For modern Greeks the highest compliment bestowed on the water is “the sea is like oil.” For us, that simile has a distinctly unpleasant connotation but, for swimming, the Greeks like still water, and a perfectly flat, mirrored surface is the best of all — a sea as calm as a bowl of olive oil. I think something like that made Homer’s image work for the ancients. I just don’t know which bit of communal experience he was tapping into. Perhaps one day, sitting out on the balcony, maybe even sipping a glass of wine, there’ll be a eureka moment and the penny will drop, the skies will open, the angels will sing. Maybe not. But I’m enjoying rolling this particular nut around in my mouth, searching for something my tooth can pry into. Consulting a text on ancient Greek would probably be easier but what fun trying to meld one’s imagination to an ancient consciousness.

Election Day, Redux

Election Day, Redux

As feared, the May 6 parliamentary election failed to produce a clear winner or even enough like-minded parties to cobble together a coalition government. Sixty percent of the populace voted — voting is technically mandatory — with the others protested by not voting. Seven of the 32 parties on the ballot gained enough votes (3%) to win a seat in the parliament. In the anger and desperation of the moment, the two parties on the fringes experienced new levels of success. The KKE got 8.5% (26 seats), up from probably 6% in 2009 and a bunch of neo-nazis who never before had a seat gained 7% of the vote for 21 seats. The big story was that the leftist party Syriza came in second, displacing the center-left party Pasok that has led Greece for most of the last 40 years and that had won a disproportionate majority of the seats in the 2009 election.

The leaders of each of the top three parties tried in turn to form a coalition government and then the president of the Republic tried mightily for 3 days to convince party leaders to agree to a coalition for the good of the country. After the 9 days provided by the constitution for attempts at coalition-building, the president then called a new election for 17 June, and appointed the chief judge of the highest court as interim Prime Minister, also as specified by the constitution. The elected parliament was sworn in on Wednesday and dissolved the next day, the shortest parliament in Greek history, and Thursday afternoon, Greece swore in its 184th Prime Minister since 1822, the 3rd in the last 6 months.

The news media focused its attention on the most sensational aspect of the election, and Andrew said that on his way to work the next morning he heard it reported that nazis were in power in Greece. Chrisi Avgi (Golden Dawn) is a gang of rabid anti-immigrant thugs that has gained popularity in the poor neighborhoods of central Athens as a result of the government’s total failure to address illegal immigration. The land border with Turkey has been left generally unguarded and every night several hundred immigrants, mostly Pakistani, simply walk across the border and into Europe. While the Greek government makes only showpiece attempts to detain and return the immigrants, the western European countries are much more serious about it. Strangely, however, EU law provides that immigrants detained in western Europe are not returned to their native countries but to the European nation they first entered. So Athens has been packed with immigrants from both east and west. They are living 40-50 to an apartment, they peddle bootlegs, knock-offs, and crap novelties in the tourist areas, infuriating already hard-pressed legitimate shopkeepers and, since there are no jobs, there’s a lot of crime in the poor neighborhoods. Athenians are freaked out about the situation and, in this volatile environment a group of vigilantes has gained considerable popularity by filling in for absent law enforcement. For those of us who can’t imagine how the Nazis could have risen to power in Germany, this is a very instructive case study.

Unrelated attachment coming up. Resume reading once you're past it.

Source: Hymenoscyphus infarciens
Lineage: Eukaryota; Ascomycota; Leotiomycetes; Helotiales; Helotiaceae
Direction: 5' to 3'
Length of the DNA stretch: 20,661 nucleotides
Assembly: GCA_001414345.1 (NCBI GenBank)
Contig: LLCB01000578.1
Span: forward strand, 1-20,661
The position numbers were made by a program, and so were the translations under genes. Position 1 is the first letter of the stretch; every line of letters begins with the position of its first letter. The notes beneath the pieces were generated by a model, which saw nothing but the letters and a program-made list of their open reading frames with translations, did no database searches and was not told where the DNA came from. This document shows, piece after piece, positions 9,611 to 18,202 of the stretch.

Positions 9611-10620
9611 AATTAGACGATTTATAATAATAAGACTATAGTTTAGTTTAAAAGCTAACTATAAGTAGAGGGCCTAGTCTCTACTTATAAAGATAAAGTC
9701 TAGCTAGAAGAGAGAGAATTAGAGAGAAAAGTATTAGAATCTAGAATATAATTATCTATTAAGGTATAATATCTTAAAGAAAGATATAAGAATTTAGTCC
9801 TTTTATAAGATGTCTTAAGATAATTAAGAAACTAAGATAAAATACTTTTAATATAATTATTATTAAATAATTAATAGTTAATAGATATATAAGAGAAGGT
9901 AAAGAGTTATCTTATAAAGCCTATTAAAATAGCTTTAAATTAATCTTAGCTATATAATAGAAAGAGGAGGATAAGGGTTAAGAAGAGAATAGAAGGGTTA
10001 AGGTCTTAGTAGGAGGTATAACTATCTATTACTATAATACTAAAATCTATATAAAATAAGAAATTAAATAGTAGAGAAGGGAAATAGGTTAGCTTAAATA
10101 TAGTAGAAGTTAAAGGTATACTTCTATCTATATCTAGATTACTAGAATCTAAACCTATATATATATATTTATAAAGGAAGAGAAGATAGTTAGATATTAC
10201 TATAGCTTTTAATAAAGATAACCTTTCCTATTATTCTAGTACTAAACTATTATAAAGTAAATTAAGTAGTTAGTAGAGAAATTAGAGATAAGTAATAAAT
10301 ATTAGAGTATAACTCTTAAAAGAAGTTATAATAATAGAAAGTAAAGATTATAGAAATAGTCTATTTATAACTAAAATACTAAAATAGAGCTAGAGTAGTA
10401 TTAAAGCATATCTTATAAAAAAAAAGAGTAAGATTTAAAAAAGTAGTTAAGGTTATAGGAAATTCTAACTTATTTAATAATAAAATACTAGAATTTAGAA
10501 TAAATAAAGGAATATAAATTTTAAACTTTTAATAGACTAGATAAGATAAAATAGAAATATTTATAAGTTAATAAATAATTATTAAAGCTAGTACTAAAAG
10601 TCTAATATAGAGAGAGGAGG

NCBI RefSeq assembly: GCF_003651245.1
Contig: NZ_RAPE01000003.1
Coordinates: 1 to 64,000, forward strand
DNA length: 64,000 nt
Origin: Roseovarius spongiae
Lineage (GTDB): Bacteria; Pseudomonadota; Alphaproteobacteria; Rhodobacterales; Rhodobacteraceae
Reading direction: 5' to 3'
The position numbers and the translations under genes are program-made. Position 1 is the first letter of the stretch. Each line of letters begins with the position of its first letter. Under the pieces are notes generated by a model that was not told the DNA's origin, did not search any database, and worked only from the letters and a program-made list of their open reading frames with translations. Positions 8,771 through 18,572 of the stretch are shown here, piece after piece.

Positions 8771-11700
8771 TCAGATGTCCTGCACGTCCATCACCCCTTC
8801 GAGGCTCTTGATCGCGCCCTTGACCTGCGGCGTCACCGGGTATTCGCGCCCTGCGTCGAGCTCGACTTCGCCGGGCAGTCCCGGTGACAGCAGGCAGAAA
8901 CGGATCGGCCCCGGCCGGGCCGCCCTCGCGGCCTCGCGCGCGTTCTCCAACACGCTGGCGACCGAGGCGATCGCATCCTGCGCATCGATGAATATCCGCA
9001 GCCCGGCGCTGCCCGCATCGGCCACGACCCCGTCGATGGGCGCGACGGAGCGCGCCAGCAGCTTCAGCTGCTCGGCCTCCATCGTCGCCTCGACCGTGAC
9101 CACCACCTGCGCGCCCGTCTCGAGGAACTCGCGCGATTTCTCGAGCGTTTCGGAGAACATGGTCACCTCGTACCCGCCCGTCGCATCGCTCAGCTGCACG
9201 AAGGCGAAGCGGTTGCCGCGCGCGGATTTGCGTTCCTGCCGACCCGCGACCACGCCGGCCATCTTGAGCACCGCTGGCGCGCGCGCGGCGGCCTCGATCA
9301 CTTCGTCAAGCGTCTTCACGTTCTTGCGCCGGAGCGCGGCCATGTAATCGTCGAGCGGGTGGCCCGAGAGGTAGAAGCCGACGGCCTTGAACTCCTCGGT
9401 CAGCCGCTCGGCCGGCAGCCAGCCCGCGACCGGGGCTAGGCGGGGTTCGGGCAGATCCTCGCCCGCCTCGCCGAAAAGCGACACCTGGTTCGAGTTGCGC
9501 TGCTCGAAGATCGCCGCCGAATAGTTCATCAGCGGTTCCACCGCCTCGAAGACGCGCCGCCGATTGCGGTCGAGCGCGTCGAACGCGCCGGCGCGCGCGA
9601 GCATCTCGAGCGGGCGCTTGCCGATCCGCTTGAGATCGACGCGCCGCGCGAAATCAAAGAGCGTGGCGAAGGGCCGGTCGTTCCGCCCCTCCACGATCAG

In the shock of Chrisi Avgi’s election to parliament, it was discovered that there is an EU law that prohibits a neo-nazi party from holding seats in any EU-member parliament. Chrisi Avgi quickly backed off its claim to be a neo-nazi party in response. They have, however, repeatedly used photos of Third Reich leadership in their party literature, they greet each other with the nazi salute, and they use a swastika knock-off for their party symbol so no one is deceived and one of these days we’ll see a clear and unequivocal ruling from the EU. I hope.

The more important story of the election is the rise to power of Syriza — an acronym for Coalition of the Radical Left in Greek. And they are left. Not center-left, not socialist, but left-left. They have a young, charismatic, clever leader who has capitalized on the population’s misery after a succession of wage and pension reductions by telling people what they want to hear — that they can reject the austerity provisions of the financial rescue agreement but still receive the rescue funds.  Despite my cynicism, Alexis Tsipras has been remarkably candid in his campaigning. He has a 5 point program that includes rejecting the terms of the rescue package and nationalizing the banks. In my view, his flaw is that he has promoted the fiction that the euro zone cannot afford to let Greece default and ditch the euro. I think the euro zone has spent the last 2 years preparing for the eventuality of a Greek default and exit from the euro zone, and has firewalled itself well enough to have a bottom line approach to the problem.

We may well have a chance to find out who is right but the public discussion has now evolved to the point that most believe that a vote for Syriza is a vote against the euro zone. This will make for a pretty pure referendum on the issue, although the pro-euro parties are now saying they will insist on a softening of the austerity measures and launch a campaign to stimulate growth. I doubt there is nearly as much negotiating room or stimulus money as the public would like to believe (or will be led to believe) but this new election will be essentially a choice between austerity in the euro zone and default with a return to the drachma.

Despite the need to open envelopes and tally the results from paper ballots, election results were delivered very quickly on the evening of the election, with an official website providing the results of the tabulation parsed in a variety of ways. If the same contractor is used, the evening of 17 June should be riveting. Also, I note with pleasure that so far, there are no campaign ads on TV. The government provides the campaign funds and I guess the new administration will have to decide whether to disperse additional funds. I’m hoping they opt for austerity.